Thomas Bradley, president of the Metropolitan Baltimore Labor Council (a regional arm of the AFL-CIO), promised to establish a committee "who will see to it that there are no reprisals". AFSCME president Jerry Wurf also promised to help the officers get their jobs back. These campaigns were ultimately unsuccessful.
On July 17, Commissioner Pomerleau revoked the union's right to bargain, citing the terms of his 1973 order. He also announced and announced that union dues would no longer be 'checked off' automatically from workers' paychecks and that union leaders would not be allowed to visit police headquarters unescorted.
The union of police supervisors (Local 1599), withdrew their membership in AFSCME.
Local 1195, along with AFSCME, filed a lawsuit against Pomerleau and Mandel for union busting and illegal spying. The suit also accused Captain Donald E. Einolf and Edward Crowder as agents of an anti-union conspiracy. This lawsuit was lost in 1977.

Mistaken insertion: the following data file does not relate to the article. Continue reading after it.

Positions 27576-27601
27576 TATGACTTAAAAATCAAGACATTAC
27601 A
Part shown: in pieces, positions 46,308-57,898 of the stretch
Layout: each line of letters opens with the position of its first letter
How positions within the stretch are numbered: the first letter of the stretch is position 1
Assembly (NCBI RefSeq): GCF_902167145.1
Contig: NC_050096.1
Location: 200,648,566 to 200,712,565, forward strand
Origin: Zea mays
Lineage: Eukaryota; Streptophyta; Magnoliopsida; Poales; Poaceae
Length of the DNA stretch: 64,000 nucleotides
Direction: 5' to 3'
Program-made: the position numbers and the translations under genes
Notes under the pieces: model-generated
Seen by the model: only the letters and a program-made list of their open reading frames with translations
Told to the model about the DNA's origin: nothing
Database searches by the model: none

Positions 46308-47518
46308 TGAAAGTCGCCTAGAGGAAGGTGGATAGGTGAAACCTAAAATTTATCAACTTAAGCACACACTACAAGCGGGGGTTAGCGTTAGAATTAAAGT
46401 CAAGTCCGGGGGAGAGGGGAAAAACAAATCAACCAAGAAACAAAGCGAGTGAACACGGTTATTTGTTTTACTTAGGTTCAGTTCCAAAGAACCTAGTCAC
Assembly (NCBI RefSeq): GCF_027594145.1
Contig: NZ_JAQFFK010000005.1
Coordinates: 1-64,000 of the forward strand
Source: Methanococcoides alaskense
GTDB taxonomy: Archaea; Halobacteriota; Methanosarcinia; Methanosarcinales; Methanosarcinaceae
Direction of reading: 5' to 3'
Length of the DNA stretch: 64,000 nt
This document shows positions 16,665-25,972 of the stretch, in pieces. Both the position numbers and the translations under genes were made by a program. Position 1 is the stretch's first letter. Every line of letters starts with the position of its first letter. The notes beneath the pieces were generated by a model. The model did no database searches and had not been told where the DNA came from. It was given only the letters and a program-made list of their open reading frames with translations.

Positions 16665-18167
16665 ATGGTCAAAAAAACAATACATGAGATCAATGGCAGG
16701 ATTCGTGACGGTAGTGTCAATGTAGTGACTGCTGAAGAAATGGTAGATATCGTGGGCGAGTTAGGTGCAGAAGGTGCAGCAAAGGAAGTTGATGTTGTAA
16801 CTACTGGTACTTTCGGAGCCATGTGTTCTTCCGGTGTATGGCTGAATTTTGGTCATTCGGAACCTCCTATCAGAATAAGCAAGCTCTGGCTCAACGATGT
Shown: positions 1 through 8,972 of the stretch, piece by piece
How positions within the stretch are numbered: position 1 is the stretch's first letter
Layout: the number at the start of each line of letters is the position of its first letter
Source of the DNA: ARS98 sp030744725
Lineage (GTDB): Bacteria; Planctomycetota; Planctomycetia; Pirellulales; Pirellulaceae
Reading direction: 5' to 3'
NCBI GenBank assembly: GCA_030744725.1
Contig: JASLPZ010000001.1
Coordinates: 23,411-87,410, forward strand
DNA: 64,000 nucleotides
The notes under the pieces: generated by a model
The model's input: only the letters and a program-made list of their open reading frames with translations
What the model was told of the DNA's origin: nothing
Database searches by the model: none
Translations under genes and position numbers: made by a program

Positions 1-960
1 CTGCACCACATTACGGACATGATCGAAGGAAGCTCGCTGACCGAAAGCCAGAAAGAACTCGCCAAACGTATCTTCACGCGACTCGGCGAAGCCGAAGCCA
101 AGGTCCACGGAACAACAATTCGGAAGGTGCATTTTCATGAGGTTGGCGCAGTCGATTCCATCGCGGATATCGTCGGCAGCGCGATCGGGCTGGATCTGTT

The city refused to allow police collective bargaining (let alone right to strike) until 1982.
With no reprieve from the city, the formerly striking officers turned to Governor Mandel, asking him to re-authorize their union and impose amnesty. Mandel, feuding with AFSCME president Wurf, refused to assist them, declaring that he would prefer to lose the union's support in his re-election campaign.
Some officers felt sold out, or used as "cannon fodder," by the union leaders. Twenty of the officers who were fired sued national and local AFSCME offices in 1977 for false representation and negligence, charging that they should not have authorized an illegal strike that could lead them to lose their jobs.
Tension persisted between strikers and non-strikers. Some of the officers who did not strike opposed amnesty for those who did.